As I was doing my Bible study last evening, Romans 1:28 jumped out at me:
And even as they did not like to retain God in their knowledge, God gave them over to a debased mind, to do those things which are not fitting.
Matthew 5: 6 says:
Blessed are those who hunger and thirst for righteousness, for they shall be filled.
If you are not hungering and thirsting for God and His righteousness, if you do not long for it as though you were starving, may I submit that you may very easily fall into the category of those who do not like to retain God in their knowledge? These people are “filled with all unrighteousness, sexual immorality, wickedness, covetousness, maliciousness, envy, murder, strife, deceit, evil-mindedness,” among other things (Romans 1:29). If you are reading this, I’m guessing you would not put yourself into one of those categories, but if you are not actively seeking God, spending time with Him, studying His Word, you may very easily find yourself falling into an alternate lifestyle and then wondering how you got there.
In Matthew 12:30, Jesus said, “He who is not with Me is against Me.” You cannot serve God and the world. I see so many who act like they can have all this and Jesus too, but we serve a jealous God. He wants our full devotion. He does not want to compete with the plethora of entertainment that we have today.
D.L. Moody is quoted as saying:
The Bible will keep you from sin, or sin will keep you from the Bible.
If you never have time to read God’s Word or spend quality time in prayer, I challenge you to examine your heart and ask yourself why. I understand there are busy days and busy seasons, but there should not be busy lifestyles that keep us from doing the most important things. Most of us do not forget to eat or drink, at least not usually the whole day. If you have time to do that, you can find time for God. Download a Bible app and read while you eat if you need to, but make sure that you are getting God’s Word into your heart so that you don’t sin against Him (Psalm 119:11).
This hit me in a new way last night, and I am asking God for help to make the time to draw near to Him, to continually learn of Him, to listen to Him. If you and I are too busy to do those things, we are simply too busy.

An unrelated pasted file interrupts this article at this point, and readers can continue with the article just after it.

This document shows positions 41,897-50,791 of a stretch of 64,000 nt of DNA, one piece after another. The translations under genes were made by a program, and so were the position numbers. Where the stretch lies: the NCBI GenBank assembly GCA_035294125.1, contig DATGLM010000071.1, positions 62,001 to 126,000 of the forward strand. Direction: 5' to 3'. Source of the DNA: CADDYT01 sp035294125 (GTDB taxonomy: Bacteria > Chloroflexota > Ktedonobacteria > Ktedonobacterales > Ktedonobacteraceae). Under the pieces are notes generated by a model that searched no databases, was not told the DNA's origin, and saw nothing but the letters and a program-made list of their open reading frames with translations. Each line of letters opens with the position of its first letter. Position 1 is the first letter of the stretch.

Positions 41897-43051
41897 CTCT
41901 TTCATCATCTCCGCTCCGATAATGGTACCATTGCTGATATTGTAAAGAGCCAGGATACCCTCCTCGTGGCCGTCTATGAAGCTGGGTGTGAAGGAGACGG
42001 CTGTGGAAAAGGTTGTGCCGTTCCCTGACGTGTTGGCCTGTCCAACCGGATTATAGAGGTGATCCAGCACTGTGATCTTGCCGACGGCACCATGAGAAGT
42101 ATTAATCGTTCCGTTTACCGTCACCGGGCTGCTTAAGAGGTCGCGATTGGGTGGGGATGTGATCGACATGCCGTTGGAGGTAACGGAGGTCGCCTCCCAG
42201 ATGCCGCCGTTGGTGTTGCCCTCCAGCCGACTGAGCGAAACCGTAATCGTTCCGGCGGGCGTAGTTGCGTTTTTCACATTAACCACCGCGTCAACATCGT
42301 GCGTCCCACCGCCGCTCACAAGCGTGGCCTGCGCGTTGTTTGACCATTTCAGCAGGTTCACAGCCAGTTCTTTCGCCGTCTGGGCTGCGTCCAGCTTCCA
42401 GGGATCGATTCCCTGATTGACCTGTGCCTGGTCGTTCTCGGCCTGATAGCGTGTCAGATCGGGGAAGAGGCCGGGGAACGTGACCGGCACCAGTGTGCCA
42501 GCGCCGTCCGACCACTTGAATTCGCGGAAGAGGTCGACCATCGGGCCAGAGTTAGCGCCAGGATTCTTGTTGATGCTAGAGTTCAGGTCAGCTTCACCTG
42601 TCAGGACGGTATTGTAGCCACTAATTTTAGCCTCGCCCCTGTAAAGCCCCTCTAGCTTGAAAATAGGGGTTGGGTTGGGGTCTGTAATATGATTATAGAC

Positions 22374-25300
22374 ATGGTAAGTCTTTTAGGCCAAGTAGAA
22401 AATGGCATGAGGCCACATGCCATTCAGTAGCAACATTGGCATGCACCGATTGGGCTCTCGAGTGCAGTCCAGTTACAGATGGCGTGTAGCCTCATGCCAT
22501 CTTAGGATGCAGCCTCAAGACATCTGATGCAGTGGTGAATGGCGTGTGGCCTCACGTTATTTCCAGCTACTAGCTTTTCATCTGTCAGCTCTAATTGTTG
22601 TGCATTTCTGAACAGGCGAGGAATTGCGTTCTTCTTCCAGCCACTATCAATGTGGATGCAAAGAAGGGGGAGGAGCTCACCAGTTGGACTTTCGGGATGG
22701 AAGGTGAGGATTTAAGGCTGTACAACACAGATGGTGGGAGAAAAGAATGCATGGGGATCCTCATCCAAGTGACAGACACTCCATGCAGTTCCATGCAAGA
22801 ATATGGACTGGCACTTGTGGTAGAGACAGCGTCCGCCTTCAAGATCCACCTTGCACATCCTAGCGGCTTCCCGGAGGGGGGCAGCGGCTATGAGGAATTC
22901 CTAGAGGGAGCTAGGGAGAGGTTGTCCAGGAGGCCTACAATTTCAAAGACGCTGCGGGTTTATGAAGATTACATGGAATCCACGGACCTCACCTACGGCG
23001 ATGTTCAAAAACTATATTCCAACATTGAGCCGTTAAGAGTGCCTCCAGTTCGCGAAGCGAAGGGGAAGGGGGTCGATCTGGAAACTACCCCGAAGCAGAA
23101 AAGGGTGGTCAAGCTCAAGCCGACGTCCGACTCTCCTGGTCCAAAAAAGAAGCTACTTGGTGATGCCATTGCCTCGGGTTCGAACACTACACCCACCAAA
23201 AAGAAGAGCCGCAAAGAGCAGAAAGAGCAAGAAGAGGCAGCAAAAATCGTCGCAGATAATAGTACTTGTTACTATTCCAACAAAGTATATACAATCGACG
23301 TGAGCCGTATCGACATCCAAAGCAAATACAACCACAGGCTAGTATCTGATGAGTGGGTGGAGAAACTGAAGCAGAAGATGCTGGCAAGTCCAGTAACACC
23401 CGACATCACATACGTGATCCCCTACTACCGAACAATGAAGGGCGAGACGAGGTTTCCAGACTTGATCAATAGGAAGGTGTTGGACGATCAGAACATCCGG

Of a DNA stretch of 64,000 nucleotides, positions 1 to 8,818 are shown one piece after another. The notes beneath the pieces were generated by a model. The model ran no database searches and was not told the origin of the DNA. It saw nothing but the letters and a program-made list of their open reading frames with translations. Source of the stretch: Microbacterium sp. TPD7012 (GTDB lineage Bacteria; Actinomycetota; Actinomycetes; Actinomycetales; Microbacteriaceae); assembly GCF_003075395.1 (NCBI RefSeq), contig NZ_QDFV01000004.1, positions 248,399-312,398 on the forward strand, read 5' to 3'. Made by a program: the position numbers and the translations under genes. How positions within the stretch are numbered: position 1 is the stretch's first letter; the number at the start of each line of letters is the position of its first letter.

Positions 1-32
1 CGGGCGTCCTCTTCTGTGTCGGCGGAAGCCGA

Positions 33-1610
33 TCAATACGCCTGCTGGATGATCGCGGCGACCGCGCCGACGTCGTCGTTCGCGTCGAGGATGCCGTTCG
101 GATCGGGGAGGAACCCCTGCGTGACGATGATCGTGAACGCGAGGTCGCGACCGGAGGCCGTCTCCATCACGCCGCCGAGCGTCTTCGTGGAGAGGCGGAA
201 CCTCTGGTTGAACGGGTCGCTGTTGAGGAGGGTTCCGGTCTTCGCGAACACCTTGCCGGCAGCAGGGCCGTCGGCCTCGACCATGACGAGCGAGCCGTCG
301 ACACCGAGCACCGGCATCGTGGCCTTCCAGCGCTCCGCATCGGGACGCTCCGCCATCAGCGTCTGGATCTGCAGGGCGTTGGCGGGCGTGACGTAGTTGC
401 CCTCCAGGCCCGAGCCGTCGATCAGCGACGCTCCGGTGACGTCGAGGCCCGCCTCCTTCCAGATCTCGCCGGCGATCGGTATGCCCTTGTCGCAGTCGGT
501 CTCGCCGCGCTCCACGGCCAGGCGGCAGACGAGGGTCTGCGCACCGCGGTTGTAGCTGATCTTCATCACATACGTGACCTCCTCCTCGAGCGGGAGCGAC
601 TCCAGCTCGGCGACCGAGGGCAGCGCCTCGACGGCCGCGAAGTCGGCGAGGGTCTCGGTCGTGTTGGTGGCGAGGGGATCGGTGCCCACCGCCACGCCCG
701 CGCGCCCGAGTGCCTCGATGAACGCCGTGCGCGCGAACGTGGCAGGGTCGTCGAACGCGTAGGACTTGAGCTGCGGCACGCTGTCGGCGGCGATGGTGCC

In this sermon, Pastor Mike Butler teaches from 2 Peter 2:1-3 covering the characteristics and conduct of false teachers, and ultimately, their condemnation.
Pastor Butler also pulls no punches when he calls out Redding, California’s Bethel Church and longtime celebrity leader/teacher/pastor John Piper. This kind of boldness in warning the sheep about specific hirelings is desperately needed in the church today.
You can download Pastor Butler’s sermon, entitled False Teachers, here.
(Part two of this message can be downloaded here.)
Even a casual read of the Bible reveals several covenants. Many books have been written about them. One covenant, the New Covenant, stands as the answer to everything that is wrong, God’s final Word on making all things right. The glory of being in Christ Jesus is revealed in this covenant, which binds Christ and His church together, providing redemption and eternal salvation for sinners. The sign of the New Covenant is circumcision not made with human hands followed by water baptism (Colossians 2:11-12). The Lord’s Supper is another sign within this covenant, reminding us of its Author and His return (1 Corinthians 11:25). One dear brother I count as a friend helps us see this:
Baptism serves as an outward sign of the inward grace of regeneration and union with Christ. It is less than meaningless if there is no inward grace to reflect. Jesus said, “This cup is the new covenant in my blood” (Luke 22:20). What Jesus is saying is that this cup of wine represents the new covenant he is going to ratify by shedding his blood. This cup becomes the sign of that covenant. Every time we take communion we should rejoice that we are heirs of the new and better covenant that was ratified by his blood. (Randy Seiver)
In Hebrews 7-9 the New Covenant described, contrasted with the Old Covenant, so we can see it more accurately. Chapter 9:1 even the first covenant had regulations for worship and an earthly place of holiness.What follows is a description of the tabernacle of the Hebrew religion, featuring lampstands, a table and bread, the Most Holy Place with the ark of the Mosaic covenant containing the tablets of testimony, the golden vial of manna, and Aaron’s staff. Levitical priests ever making sacrifices that would cover sin for a time but never able to take away sin. All of these forms of worship are summed up in verse 9 as symbolic for that age and “imposed until the time of reformation” (verse 10). There will be no re-institution of those types and symbols as the sacrifice of the Lord Jesus was sufficient, satisfying God the Father and finishing the redemptive work announced in Genesis 3:15, bringing that reformation.
when Christ appeared as a high priest of the good things that have come, then through the greater and more perfect tent (not made with hands, that is, not of this creation [speaking here of His body of flesh]) he entered once for all into the holy places, not by means of the blood of goats and calves but by means of his own blood, thus securing an eternal redemption.Therefore he is the mediator of a new covenant, so that those who are called may receive the promised eternal inheritance, since a death has occurred that redeems them from the transgressions committed under the first covenant. (Hebrews 9:11-12 & 15)